Spending time with my seven-year-old friend—let’s call her Angie—always brings up a number of unanswerable questions.
For instance: Why is it acceptable for Barbie to wear fuchsia, magenta and turquoise at the same time when no one else can? Why is it that around the world, nearly every child under a certain age will have sticky fingers? When a seven-year-old wears a t-shirt featuring an obscure cartoon character I’ve never heard of, can she be labeled a hipster?
These are all enigmas, certainly, but above all, this is what I ask myself whenever I see Angie: Am I doing a good job?
It’s a familiar question—one I’ve been asking for years. Am I doing a good job? With my college applications? My email inbox? My biochemistry final? The implicit idea being, perhaps, that if I accumulate enough “yeses,” I’ll know the answer when I ask myself “….with my life?”
And now: Am I doing a good job with Angie? Is she having fun? Have I made her happy?
Angie is a cancer patient I’ve met during my gap year in Malaysia. I came here for research, but living at a house for pediatric cancer patients means that interviews are the least of my interactions. It means I’m always with children—after their chemo when they smell like hospital, after their baths when they smell like heaven. And it means that there is always, always more that I can do. More dishes I can wash, more picture books I can read, more monster-truck impressions I can master. No one tells me to do these things, but not doing them would feel like failure—like I wasn’t a good friend or volunteer or gap year-er. Yet because of the ambiguity of my role and the endlessness of ways I could contribute, whenever I ask myself if I’m doing a good job here, I can’t come up with an answer.
It wasn’t this confusing six months ago. When I asked myself how I was doing at Duke, I could calculate my GPA and pull up my resume. Midterms and finals might be one-dimensional metrics, but at least they spit out an answer. Here’s a revelation: After you graduate, you don’t get grades. And only in their absence have I recognized my addiction.
Grades are a terror and an inconvenience and a burden, but most of all, they’re a comfort. They tell you how you’re doing. In theory, bad grades mean you work harder; good grades mean you’re home-free. An admirable student doesn’t master the material for the grade, but the grade tells her she’s mastered the material. Yet my post-grad world won’t give me a report card, and I’ve made the uncomfortable realization that the roles I want to play as an adult don’t come with performance metrics. There will never be an objective, uncontestable answer to the question of whether or not I’m a good friend, sister, mother or physician. There will never be a point at which I’m home-free.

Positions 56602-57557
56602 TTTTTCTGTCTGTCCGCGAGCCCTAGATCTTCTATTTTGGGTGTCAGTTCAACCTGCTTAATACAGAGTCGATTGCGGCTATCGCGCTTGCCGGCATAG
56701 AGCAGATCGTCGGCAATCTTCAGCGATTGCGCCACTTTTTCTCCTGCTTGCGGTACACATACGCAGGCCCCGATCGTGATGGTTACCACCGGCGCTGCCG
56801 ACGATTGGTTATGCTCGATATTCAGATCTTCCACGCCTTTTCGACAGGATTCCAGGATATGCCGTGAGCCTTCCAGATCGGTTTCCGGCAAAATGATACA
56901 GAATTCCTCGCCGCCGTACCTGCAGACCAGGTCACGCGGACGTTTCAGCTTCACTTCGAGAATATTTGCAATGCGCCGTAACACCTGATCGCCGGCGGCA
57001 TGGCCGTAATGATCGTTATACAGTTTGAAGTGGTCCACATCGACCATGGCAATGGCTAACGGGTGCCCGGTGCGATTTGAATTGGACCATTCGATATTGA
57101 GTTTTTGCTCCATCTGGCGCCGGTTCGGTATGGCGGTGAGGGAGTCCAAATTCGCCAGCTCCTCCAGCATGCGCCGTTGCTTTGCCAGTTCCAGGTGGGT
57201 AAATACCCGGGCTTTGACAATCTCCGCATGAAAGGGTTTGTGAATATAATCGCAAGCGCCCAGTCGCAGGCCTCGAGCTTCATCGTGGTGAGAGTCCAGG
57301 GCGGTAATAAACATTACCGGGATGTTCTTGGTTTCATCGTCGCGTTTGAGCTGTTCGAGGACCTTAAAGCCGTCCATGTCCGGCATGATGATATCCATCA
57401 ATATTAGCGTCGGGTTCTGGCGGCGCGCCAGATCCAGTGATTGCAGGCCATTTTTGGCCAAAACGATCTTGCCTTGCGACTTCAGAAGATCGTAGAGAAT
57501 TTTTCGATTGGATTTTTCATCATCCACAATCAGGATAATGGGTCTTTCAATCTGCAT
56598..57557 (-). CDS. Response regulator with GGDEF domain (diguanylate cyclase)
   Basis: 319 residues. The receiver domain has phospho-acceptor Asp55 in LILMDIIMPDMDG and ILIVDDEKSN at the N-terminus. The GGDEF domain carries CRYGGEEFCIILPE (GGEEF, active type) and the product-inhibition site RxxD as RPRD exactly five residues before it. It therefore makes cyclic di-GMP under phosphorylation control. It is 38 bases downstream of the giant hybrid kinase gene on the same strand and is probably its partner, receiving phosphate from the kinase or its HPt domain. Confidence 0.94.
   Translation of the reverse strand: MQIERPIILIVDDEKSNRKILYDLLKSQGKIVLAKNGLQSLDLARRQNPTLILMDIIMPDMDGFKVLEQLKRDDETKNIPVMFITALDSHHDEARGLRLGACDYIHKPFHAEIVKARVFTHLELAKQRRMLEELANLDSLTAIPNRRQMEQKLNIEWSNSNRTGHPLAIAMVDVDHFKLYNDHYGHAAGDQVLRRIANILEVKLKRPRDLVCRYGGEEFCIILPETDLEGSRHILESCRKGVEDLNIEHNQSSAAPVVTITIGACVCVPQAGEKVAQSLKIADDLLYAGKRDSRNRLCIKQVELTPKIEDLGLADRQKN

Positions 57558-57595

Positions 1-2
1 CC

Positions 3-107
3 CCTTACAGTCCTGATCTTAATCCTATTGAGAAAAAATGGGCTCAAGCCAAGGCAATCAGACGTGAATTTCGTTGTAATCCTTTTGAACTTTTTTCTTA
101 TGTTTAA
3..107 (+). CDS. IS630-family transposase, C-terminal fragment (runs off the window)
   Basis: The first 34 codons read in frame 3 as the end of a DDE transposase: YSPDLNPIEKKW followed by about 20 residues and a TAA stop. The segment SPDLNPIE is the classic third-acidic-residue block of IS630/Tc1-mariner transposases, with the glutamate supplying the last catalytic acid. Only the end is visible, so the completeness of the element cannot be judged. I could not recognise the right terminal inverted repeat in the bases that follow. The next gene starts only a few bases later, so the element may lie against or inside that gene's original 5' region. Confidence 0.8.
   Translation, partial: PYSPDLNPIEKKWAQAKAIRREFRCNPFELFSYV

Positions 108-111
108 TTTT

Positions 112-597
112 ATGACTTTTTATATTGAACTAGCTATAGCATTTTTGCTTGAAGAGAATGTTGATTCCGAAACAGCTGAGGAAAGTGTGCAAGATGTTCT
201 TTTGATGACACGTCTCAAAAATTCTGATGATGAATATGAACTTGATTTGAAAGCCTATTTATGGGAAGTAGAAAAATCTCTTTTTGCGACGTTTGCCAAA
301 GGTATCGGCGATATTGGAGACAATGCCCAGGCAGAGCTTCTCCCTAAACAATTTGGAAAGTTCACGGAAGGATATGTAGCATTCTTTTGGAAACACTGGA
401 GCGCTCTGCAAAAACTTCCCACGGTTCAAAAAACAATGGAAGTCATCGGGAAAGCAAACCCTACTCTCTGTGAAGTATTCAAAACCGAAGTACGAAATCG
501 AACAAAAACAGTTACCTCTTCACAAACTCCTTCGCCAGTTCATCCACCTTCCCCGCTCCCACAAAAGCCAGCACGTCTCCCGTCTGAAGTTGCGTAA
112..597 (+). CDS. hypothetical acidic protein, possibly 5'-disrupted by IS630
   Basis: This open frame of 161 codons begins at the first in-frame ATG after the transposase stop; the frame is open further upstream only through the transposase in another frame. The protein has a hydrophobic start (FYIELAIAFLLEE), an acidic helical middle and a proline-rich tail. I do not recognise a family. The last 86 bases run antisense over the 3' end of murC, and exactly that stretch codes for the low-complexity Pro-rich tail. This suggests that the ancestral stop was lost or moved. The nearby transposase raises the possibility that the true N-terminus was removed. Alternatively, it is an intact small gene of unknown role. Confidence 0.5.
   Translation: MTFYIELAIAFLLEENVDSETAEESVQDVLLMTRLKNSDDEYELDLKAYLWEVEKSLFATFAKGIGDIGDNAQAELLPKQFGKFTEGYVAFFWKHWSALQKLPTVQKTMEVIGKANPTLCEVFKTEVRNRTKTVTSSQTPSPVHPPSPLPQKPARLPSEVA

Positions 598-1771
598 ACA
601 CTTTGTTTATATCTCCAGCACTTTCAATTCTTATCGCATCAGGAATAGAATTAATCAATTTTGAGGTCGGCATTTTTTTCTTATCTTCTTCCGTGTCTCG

Grades affirm that you’ve accomplished something. You get the test score and that’s it—sealed, shut, job well done. But the tasks that matter can’t actually be done, because they’re not really tasks at all. You can’t tell whether you’re a good community member by how many dishes you’ve washed, a good friend by how many airport rides you’ve given or a good daughter by how many Skype calls you’ve dialed. What you do is important, but the real, raw, beating heart of human interaction isn’t so much about doing as it is about being.
The Rev. Sam Wells, former Dean of Duke Chapel, talks about three forms of community engagement. You can work for people (think: soup kitchen) or work with people (think: microfinancing), or you can be with people. All three are significant, but the third is the most confusing. Being with someone means abandoning hierarchy—it means engaging with someone for their own sake, enjoying their presence without an eye for fixing, improving or doing. In Wells’ words, “It means having the patience not to search around for the light switch, but to sit for a time in the darkness.”
Being with is difficult, especially in the midst of suffering—you’re not sure if you’ve made a difference. For the achievement-oriented, it takes less of a paradigm shift to study for a physics final than it does to sit with a person in pain—with the former, at least there’s a job to do. And I suspect I’m not the only Duke student who sometimes uses the tasks that can be graded as an excuse to avoid the responsibilities that can’t.
Angie doesn’t give me a choice between being and doing. There’s not much I can do at all. See, the tumors are everywhere; she only has months to live. Her mother hasn’t found the courage for the conversation, and so Angie doesn’t know she’s dying. It’s not my place to tell her, and it’s not in my power to stop it. The only thing I can offer Angie is exactly what she’s offered me: friendship forged over obscure cartoon characters and Barbie’s funky fashion. And asking myself whether I’m doing a good job misses the point altogether, because friendship isn’t a task for me to complete—it’s a reality for me to embrace. Angie’s life will not be long, but it will still be lived. Right now, she’s gloriously, unquestioningly present.
I should be, too.
Jocelyn Streid, Trinity ’13, a former Robertson Scholar, is a Hart Fellow conducting pediatric palliative care research at a children’s cancer center in Kuching, Malaysia. This column is the ninth installment in a semester-long series of weekly columns written on the gap year experience, as well as the diverse ways Duke graduates can pursue and engage with the field of medicine outside the classroom. Send the columnists a message on Twitter @MindTheGapDuke.